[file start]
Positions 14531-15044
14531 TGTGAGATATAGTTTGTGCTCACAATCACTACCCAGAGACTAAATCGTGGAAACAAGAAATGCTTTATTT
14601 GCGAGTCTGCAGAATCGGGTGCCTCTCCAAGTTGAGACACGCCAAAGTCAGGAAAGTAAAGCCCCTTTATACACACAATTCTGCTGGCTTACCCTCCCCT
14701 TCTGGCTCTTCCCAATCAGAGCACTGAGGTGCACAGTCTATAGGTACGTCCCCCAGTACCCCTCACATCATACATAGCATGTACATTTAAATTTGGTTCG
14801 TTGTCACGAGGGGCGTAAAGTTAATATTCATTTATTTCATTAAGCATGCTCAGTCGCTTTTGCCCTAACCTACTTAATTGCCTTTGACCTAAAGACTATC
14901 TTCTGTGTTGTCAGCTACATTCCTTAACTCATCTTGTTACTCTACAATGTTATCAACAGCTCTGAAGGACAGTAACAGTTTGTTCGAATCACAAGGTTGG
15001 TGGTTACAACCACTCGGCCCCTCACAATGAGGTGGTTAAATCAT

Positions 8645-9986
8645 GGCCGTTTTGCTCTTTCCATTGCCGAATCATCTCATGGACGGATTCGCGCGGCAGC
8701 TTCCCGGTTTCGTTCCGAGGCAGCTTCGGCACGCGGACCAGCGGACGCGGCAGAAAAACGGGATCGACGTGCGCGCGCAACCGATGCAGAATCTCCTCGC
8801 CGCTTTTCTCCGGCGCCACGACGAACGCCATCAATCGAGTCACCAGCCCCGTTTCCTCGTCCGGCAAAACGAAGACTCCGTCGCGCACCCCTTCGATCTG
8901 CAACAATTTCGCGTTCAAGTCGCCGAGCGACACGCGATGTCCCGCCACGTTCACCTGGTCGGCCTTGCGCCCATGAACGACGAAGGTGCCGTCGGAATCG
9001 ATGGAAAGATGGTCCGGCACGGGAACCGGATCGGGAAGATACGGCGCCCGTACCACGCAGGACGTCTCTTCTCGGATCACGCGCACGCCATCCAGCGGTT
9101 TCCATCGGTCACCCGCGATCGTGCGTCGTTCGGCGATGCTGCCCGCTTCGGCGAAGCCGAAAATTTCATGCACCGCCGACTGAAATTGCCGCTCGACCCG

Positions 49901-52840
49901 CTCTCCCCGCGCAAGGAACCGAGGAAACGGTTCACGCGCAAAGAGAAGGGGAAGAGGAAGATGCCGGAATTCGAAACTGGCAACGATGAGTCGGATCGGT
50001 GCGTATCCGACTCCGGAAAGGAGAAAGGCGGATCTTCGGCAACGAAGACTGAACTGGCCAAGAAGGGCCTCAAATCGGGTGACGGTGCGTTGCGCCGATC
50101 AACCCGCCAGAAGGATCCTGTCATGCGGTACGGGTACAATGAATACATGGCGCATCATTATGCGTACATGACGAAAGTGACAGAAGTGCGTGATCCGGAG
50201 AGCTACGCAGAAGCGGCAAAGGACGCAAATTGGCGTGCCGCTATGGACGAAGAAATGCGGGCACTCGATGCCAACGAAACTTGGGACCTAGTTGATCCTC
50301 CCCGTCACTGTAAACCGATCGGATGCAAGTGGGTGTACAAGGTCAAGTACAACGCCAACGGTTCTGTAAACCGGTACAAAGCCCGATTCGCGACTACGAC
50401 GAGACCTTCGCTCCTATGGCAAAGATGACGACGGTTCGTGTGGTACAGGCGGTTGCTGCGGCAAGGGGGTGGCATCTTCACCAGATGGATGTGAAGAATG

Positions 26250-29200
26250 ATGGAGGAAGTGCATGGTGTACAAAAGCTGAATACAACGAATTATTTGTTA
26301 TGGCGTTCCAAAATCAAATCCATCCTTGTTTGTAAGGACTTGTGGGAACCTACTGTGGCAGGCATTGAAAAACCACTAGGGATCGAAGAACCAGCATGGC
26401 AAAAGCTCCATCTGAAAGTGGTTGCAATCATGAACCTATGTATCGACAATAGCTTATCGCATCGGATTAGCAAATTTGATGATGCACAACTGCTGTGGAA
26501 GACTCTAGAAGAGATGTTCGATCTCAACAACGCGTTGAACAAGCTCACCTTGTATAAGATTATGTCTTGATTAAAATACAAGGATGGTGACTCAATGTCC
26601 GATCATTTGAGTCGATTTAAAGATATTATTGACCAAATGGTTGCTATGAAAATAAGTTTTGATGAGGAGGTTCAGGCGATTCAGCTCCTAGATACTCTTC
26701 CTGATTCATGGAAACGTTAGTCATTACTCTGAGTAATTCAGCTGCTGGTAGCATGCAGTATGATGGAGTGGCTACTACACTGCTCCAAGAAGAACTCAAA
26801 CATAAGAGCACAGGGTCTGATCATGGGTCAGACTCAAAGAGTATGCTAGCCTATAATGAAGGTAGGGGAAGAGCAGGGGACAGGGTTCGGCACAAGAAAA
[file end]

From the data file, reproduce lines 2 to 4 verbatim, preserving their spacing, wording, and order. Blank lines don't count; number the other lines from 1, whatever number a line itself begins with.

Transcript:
14531 TGTGAGATATAGTTTGTGCTCACAATCACTACCCAGAGACTAAATCGTGGAAACAAGAAATGCTTTATTT
14601 GCGAGTCTGCAGAATCGGGTGCCTCTCCAAGTTGAGACACGCCAAAGTCAGGAAAGTAAAGCCCCTTTATACACACAATTCTGCTGGCTTACCCTCCCCT
14701 TCTGGCTCTTCCCAATCAGAGCACTGAGGTGCACAGTCTATAGGTACGTCCCCCAGTACCCCTCACATCATACATAGCATGTACATTTAAATTTGGTTCG